Hoosick Falls hearings on water contamination convene Tuesday
HOOSICK FALLS, N.Y. — The first of three legislative hearings on water contamination will be held in the village on Tuesday.
The New York Senate is expected to hear from environmental and health officials, and village leaders, who will deliver testimony.
A spokesperson for the Senate Majority said on Friday that a list of people who will testify was not finalized, but confirmed that Mayor David Borge would attend.
The Senate Panel will convene at 10:30 a.m. at the Hoosick Falls Central School District. The panel is expected to first hear from people invited to deliver testimony. Members of the public can deliver testimony on a first come, first served basis starting at 5 p.m.
The hearings will be led by Kemp Hannon, a Republican from Long Island and chair of the Senate's Health Committee, and Tom O'Mara, a Republican representing the 58th district and chairman for the Senate's Environmental Conservation Committee.
Residents and public officials have long called for hearings to examine the government response to contamination from PFOA, or perfluorooctanoic acid. The man-made chemical was used in various industries for decades when making Teflon products. Those include tapes, foams, coated glass and wire insulation. Local manufacturing facilities made Teflon for decades.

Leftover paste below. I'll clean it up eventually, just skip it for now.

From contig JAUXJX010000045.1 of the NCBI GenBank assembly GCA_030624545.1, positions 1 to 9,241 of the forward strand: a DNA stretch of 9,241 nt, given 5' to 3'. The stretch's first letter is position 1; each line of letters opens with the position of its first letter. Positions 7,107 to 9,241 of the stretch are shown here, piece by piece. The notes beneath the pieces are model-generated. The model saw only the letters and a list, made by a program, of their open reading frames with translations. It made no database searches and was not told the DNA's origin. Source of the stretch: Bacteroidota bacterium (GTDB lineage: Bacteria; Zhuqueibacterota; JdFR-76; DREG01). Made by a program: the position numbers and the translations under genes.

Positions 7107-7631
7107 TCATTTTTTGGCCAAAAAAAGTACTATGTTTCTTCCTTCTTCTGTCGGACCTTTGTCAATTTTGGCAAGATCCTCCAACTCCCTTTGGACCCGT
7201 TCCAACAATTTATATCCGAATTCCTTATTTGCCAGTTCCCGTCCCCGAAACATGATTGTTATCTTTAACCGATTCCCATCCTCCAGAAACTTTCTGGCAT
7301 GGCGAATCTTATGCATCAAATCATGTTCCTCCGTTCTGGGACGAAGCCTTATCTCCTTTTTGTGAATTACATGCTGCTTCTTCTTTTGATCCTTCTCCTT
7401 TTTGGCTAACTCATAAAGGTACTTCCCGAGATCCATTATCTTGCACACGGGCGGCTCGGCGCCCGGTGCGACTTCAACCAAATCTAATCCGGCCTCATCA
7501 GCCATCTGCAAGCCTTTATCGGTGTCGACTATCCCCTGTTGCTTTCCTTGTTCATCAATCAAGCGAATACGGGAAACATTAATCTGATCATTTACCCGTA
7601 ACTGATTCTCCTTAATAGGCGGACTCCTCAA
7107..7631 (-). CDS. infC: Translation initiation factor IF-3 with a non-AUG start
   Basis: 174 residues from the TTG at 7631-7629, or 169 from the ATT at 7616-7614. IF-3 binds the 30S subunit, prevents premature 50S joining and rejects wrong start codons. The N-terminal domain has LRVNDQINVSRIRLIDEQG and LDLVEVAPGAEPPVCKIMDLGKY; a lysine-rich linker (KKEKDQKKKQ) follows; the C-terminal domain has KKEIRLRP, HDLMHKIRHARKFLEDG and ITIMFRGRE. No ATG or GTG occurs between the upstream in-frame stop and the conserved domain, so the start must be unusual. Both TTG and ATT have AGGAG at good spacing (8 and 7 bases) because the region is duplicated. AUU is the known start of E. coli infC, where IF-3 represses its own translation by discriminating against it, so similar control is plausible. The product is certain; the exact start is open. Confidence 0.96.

County and state health and environmental officials became aware of PFOA contamination in 2014. The village, prompted by concerned residents, tested water on its own. Tests in 2015 found levels in the three wells serving the municipal water system were as high as 600 parts per trillion (ppt) and at Saint-Gobain's McCaffrey Street site, 18,000 ppt. At the time, the EPA had a "provisional health advisory" of 400 ppt for the unregulated contaminant.
Some have criticized state and county resources for running public notices contradictory to those from the feds. The state Department of Health issued a fact sheet in January of 2015 that said there's "limited information" about PFOA, that studies "are not strong enough to draw a definitive conclusion about whether PFOA causes cancer in humans," and the amount in village wells "does not constitute an immediate health hazard."
In a letter dated Nov. 25, EPA Regional Director Judith Enck recommended that public water not be used for drinking or cooking. The letter was also sent to Nathan Graber with the state Department of Health, Basil Seggos with the state Department of Environmental Conservation, and Kathy Jimino, Rensselaer County executive.
DEC and private contractors have tested water from 1,069 private wells. Of those, 130 showed levels at or above 70 parts per trillion (ppt), the amount that the EPA set as a new health advisory.
The New York State Assembly has announced it will hold joint hearings with the Senate. Those hearings will be in Albany on Sept. 7 and Long Island on Sept. 12.
Contact Ed Damon at 802-447-7567, ext. 111.
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